He has outgrown all of the onsies I bought before he was born. They were a size 3 months from R U.s but are now like second skin on him. I picked up some 3-6 months from's and they fit much better with a little extra room.

I had to add another towel to the basket to bring him up a bit closer so that he wasn't so squished. He likes to press his feet to the bottom of the basket which mashes his head against the top. I'm not sure if it makes him look bigger or smaller.

I think we caught a little half smile!

We also had our 4 month vaccinations today...what a bear! He took it like a little trooper and was fast asleep in his moby wrap in no time. We also got another EKG done today on the fly. We need it for his cardiology appointment next week but just got the order in the mail on Friday.

He is now 11.9 lbs (I thought he was over 12 based on our home scale) and 23 inches. Both of these measurements put him below the 2nd percentile based on age. His head, however, measures 40 cm, which puts him in the 10th percentile. We have our very own bobble head!....Just kidding! He actually seems very proportionate, if small for his age.

They give you this questionaire to fill out prior to the appointment to see if he is meeting all of his milestones. They do not correct for prematurity so I had to put "no", or "only sometimes" for nearly every question on there, I think I only put "yes" for 2 things. 1: Can hold his head 3 inches off the ground during tummy time and doesn't let it fall to the ground but rather lays it back down. 2: When held in a sitting position, keeps his head from wobbling around most of the time.

The doctor said "he's not going to be the biggest kid in his class", however, the other day when we were shopping, a woman, whom I don't know, came up to me and pulled the moby wrap aside to look at his face and said "what a husky little fellow". This kid could not be considered husky in any sense of the word. Maybe she thought he was big for a newborn! But he is definitely small for a 4 month old. Either way, he's just chugging right along.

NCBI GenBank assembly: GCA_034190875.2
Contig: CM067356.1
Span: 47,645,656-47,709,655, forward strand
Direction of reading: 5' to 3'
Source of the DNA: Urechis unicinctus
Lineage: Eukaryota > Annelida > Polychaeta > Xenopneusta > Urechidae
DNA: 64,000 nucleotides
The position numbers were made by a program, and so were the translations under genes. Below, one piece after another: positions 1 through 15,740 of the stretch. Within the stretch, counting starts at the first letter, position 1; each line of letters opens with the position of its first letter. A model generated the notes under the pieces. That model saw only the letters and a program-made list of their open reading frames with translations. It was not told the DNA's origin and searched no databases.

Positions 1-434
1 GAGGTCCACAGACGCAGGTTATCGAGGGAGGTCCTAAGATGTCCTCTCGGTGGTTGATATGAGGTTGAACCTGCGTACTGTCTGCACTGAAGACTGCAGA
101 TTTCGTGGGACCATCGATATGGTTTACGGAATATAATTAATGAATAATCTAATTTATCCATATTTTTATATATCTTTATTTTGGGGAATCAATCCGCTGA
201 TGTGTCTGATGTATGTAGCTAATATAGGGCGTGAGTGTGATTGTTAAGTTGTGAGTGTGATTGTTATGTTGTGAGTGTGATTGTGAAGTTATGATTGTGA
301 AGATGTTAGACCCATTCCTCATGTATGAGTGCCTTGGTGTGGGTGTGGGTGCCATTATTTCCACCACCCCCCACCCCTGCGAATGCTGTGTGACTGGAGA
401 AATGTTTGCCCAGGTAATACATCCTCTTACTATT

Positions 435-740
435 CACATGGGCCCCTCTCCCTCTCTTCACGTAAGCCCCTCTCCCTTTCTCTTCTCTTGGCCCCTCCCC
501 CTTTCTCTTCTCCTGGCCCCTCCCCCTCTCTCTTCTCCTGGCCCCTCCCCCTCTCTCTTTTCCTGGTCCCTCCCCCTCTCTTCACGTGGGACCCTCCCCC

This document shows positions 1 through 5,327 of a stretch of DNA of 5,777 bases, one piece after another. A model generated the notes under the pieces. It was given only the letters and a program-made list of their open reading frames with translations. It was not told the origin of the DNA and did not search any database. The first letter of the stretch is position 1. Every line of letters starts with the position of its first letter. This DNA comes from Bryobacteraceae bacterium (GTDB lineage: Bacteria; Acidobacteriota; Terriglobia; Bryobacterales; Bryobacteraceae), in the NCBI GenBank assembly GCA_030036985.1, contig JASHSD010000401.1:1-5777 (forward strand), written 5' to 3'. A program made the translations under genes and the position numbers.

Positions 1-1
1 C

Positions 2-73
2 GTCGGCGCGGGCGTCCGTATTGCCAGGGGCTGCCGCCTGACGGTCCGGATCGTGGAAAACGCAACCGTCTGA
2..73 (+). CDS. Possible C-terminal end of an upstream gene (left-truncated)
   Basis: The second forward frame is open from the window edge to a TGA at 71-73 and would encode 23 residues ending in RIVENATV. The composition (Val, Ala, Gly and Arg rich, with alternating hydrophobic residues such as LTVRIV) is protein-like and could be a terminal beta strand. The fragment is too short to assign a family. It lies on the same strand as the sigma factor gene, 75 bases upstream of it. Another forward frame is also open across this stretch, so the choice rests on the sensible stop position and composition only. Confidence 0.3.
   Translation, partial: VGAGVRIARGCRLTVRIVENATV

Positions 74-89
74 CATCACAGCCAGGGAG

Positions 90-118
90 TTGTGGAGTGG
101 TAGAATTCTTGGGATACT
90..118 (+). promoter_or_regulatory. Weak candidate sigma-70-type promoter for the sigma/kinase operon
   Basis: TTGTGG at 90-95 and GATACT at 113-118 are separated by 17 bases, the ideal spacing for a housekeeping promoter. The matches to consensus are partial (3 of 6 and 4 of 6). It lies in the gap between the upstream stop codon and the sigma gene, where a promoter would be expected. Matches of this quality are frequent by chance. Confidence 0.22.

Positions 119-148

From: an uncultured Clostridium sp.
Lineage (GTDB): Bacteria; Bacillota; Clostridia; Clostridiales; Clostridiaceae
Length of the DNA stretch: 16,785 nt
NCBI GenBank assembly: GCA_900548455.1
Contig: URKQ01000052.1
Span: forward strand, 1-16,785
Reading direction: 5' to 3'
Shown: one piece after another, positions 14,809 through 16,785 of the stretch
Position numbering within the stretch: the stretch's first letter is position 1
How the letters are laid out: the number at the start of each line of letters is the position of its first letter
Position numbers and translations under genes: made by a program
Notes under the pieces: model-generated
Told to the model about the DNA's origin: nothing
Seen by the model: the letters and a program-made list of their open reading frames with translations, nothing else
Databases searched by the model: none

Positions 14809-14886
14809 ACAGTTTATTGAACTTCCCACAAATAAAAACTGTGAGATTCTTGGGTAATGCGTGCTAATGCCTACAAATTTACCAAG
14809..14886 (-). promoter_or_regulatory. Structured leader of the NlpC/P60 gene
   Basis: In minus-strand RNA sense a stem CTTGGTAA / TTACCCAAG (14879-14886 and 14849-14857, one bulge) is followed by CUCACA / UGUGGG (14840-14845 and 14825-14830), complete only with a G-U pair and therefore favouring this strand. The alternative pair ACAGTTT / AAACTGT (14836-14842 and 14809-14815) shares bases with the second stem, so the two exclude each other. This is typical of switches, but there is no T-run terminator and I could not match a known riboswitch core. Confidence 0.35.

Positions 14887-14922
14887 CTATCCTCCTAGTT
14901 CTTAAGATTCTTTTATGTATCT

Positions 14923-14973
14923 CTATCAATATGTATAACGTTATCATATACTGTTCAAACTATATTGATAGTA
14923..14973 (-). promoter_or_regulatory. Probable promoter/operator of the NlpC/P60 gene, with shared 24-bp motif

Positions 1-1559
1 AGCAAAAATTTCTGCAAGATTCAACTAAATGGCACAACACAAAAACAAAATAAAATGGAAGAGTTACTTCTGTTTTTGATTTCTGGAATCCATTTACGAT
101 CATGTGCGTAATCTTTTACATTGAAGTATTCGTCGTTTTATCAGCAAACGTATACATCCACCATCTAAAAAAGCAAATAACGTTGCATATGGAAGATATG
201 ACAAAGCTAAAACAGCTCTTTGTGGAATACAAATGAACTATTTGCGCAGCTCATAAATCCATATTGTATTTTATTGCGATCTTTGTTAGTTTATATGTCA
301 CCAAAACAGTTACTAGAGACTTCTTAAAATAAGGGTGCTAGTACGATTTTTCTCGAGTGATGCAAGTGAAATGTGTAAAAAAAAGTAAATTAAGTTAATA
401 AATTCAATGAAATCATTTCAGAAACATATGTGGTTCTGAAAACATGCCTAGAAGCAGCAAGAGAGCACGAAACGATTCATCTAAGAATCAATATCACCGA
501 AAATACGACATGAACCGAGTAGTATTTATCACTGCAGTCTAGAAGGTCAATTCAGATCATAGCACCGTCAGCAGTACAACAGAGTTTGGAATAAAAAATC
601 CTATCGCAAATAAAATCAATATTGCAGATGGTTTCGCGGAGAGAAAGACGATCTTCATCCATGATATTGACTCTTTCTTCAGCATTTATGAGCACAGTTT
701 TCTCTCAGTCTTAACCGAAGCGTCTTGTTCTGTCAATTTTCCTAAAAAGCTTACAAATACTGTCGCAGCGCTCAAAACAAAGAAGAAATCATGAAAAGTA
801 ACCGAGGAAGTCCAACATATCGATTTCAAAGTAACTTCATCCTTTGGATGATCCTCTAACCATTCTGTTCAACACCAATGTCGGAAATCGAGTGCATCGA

Saturday, January 11, 2014

3 month update: Breastfeeding

I always knew that I would breastfeed. The nutritional and immunological benefits of breastfeeding can't be beat by something that modern science can create. But I definitely had some concerns about the realities of breastfeeding.

Before E was born, I was simply hoping that I would make enough milk for him. I was hoping that he would latch properly and get all of his nutrition at the breast. However, plans had to change when he came so early. Plans had to change immediately. We did not have the chance to do skin to skin due to his prematurity. He did not latch within the first hour as I had hoped. Finally, he was given a bottle of formula before I even made it to the NICU to see him.
first bottle

I was brought a pump in my recovery room and given some basic instructions to pump for 15 minutes every 2-3 hours. With a baby in the NICU, pumping every 2 hours was impossible, I never would have been able to see him. I pumped for 15 minutes every 3 hours around the clock the entire time he was in the NICU. Nate brought my pump to Las Vegas when he flew out, so I used that in the hotel room at night, and I used the pumps at one of two pumping stations they had in his pod in the NICU. I struggled initially with cracked and bleeding nipples, but had purchased some lanolin which Nate brought to me too. I was told that a little blood in the milk was ok, but I would pump about half an ounce and dump it if there was blood in it because it would stop after letdown. My nipples stopped bleeding and I stopped using the lanolin long before we headed back home, maybe after the first 5 days. However, it was uncomfortable to wear breastpads that stuck to the bleeding and cracking and then have to peel them off to pump. They mixed my milk with formula for 3 days until I had enough for a full feeding.